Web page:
Kelsey Ulep credits recent success to new outlook on life

Up until she injured her groin during a weightlifting session last spring, Oregon junior Kelsey Ulep had started in every tournament possible over the course of her Oregon career.

By the time the Duck’s fall season wrapped up in November of 2015, she had played in a total of 55 rounds, the highest mark for any sophomore on the team.

But her longevity as a staple of the Ducks’ starting five came to an end last January when, during a workout that involved jumping deadlifts, Ulep felt a strong pain in her groin. At first, she didn’t think much of it. But the pain persisted and a visit to the doctor a week later revealed that she had strained her groin.

“I thought it was going to be something that would be like two weeks of just rest and then I could play again,” Ulep said. “But I was out for a really long time.”

The injury that Ulep sustained was not just to her groin but to her hip and back too.

“So pretty much everything you need for a downswing,” Ulep said. “When I started to hit, I would feel it in my back first. It would start to tighten and I wouldn’t be able to rotate. It was awful.”

Ulep missed extended time, much more than she originally anticipated. She didn’t play in a single tournament last year during Oregon’s 2016 spring campaign and watched from the sideline as the Ducks made a historic run in the NCAA Championships.

By the time summer rolled around, Ulep had recovered enough to play again, but still wasn’t back 100 percent. She said that her swing speed hadn’t come back yet and she was still trying to mentally recover.

A poor showing during this fall’s qualifying didn’t help things.

“I just think mentally, I wasn’t in a good place,” Ulep said. “Coming from the injury and then straight into competitive play and then not doing well in the first qualifying, it hurt me. It was awful. Like, I was expecting to do well right away and I just didn’t.”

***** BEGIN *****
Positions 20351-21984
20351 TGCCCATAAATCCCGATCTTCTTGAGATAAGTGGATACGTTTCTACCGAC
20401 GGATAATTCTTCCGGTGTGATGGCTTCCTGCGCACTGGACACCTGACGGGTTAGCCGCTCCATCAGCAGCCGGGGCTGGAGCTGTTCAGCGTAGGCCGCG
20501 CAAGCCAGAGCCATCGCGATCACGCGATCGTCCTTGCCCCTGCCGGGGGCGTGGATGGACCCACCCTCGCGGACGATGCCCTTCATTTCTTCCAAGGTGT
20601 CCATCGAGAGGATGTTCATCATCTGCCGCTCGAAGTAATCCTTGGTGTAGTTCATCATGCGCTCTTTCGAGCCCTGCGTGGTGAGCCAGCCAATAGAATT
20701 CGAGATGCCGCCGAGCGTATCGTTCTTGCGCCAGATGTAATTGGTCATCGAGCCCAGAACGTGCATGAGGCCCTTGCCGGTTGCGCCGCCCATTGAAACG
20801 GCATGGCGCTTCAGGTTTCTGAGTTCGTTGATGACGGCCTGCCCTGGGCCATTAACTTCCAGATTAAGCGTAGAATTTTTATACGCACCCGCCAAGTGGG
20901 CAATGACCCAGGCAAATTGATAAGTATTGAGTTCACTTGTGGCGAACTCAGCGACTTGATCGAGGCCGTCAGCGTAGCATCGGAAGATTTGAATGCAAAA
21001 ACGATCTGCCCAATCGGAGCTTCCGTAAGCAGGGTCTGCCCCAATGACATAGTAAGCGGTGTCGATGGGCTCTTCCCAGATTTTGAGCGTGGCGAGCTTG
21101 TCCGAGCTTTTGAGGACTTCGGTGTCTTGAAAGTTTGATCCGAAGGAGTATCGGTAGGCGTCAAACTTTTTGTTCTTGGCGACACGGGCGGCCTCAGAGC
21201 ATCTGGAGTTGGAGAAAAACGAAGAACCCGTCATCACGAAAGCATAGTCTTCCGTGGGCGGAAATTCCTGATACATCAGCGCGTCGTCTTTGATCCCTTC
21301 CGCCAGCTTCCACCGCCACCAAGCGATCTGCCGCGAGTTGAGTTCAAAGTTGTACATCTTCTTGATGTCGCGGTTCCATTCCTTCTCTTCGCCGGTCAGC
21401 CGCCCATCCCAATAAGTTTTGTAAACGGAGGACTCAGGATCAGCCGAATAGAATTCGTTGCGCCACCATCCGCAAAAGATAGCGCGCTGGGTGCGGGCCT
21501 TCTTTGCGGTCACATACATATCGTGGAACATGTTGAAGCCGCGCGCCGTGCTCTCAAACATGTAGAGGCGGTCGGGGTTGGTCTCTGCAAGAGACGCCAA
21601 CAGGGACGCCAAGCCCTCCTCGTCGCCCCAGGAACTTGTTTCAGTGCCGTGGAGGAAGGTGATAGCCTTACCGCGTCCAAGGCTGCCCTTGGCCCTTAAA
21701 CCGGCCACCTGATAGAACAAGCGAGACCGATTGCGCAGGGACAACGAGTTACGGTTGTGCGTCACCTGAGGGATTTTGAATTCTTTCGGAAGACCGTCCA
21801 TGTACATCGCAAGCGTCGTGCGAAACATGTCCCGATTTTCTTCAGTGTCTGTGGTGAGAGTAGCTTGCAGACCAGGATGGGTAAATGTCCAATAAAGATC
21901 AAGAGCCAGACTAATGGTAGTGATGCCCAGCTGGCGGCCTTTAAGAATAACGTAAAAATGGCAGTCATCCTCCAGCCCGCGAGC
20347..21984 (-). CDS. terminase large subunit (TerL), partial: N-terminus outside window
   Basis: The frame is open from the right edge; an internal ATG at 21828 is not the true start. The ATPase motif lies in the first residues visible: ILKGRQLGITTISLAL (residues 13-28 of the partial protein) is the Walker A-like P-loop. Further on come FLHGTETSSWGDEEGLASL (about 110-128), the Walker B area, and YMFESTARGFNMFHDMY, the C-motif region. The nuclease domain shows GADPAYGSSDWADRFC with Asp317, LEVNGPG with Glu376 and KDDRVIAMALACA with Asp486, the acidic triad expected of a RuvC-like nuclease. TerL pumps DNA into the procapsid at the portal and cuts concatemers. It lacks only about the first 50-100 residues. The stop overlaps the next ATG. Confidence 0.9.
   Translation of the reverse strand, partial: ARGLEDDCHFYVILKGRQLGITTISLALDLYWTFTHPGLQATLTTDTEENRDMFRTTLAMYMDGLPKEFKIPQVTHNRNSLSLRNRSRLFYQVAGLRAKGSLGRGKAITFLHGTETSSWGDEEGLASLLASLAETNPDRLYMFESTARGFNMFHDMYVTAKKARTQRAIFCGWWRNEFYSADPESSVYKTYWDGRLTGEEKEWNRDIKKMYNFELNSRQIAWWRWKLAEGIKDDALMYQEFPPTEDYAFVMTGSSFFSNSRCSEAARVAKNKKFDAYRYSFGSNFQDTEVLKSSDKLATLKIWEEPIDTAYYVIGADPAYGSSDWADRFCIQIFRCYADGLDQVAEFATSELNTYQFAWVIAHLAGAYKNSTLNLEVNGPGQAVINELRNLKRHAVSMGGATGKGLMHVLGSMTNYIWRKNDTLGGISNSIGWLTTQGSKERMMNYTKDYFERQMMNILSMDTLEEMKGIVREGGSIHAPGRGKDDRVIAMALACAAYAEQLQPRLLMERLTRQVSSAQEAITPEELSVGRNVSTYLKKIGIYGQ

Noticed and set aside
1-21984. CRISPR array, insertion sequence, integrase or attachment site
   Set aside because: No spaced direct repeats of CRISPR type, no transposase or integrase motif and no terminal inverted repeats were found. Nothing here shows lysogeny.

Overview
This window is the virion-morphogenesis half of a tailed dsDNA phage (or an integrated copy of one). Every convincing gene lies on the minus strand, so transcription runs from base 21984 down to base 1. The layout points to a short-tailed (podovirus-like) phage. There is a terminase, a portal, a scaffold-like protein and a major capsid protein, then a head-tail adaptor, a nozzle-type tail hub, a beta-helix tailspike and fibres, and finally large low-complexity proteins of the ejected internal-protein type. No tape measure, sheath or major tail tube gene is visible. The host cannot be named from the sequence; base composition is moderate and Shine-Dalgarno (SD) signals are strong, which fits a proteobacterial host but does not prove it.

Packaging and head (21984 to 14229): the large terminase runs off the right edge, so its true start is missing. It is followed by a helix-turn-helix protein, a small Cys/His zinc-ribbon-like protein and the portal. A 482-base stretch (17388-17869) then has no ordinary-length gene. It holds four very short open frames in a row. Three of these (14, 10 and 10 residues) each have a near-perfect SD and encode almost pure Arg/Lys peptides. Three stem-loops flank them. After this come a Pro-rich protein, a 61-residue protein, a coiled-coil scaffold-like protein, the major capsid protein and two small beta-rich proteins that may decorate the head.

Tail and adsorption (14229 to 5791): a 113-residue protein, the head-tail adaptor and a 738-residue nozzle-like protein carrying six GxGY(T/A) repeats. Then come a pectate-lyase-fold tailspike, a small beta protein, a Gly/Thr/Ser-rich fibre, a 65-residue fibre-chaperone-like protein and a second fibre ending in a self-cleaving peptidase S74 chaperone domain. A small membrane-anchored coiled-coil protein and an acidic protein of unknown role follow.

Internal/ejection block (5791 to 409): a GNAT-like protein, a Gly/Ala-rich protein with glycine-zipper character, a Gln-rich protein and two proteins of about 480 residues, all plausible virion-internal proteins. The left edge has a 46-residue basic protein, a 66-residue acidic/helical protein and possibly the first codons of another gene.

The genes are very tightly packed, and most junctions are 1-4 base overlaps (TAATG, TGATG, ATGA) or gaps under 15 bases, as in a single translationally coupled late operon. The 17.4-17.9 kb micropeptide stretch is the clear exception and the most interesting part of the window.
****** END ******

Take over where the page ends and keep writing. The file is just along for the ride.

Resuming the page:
Ulep, who had never missed a collegiate tournament, didn’t play a single round this past fall.

She had fallen completely out of the rotation.

But as head coach Ria Scott likes to say, “Winter Break does wonders” and for Ulep, that could not have been more true.

Ulep returned home to a positive and loving family, who, she said, helped turned things around for her.

She cut out negative energy and influences from her life and gained a new positive outlook on life. She worked with her dad on her swing and began to truly feel healthy again.

“I think over winter she basically just got this renewed passion for the game and renewed belief in herself that this is where she is supposed to be and this is what she is supposed to be doing,” Scott said about Ulep.

Whatever she changed appears to be working. Ulep made the top three in spring qualifying and will hold a position in all of Oregon’s tournament’s moving forward.

Last weekend, at the Peg Barnard Invitational, Ulep shot a team best 2-under par (140) and finished second place overall among individuals in her first tournament in over a year.

Looking ahead, Ulep hopes to keep this new positive mindset going forward.

“It’s been a crazy couple months but I’m at a really good place and I’m really happy now.”

Follow Gus Morris on Twitter @JustGusMorris

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Gus Morris

Gus Morris

Gus Morris covers Oregon football, basketball and women's golf for the Emerald. Caffeine addict. Bay Area sports. I know words, I have the best words.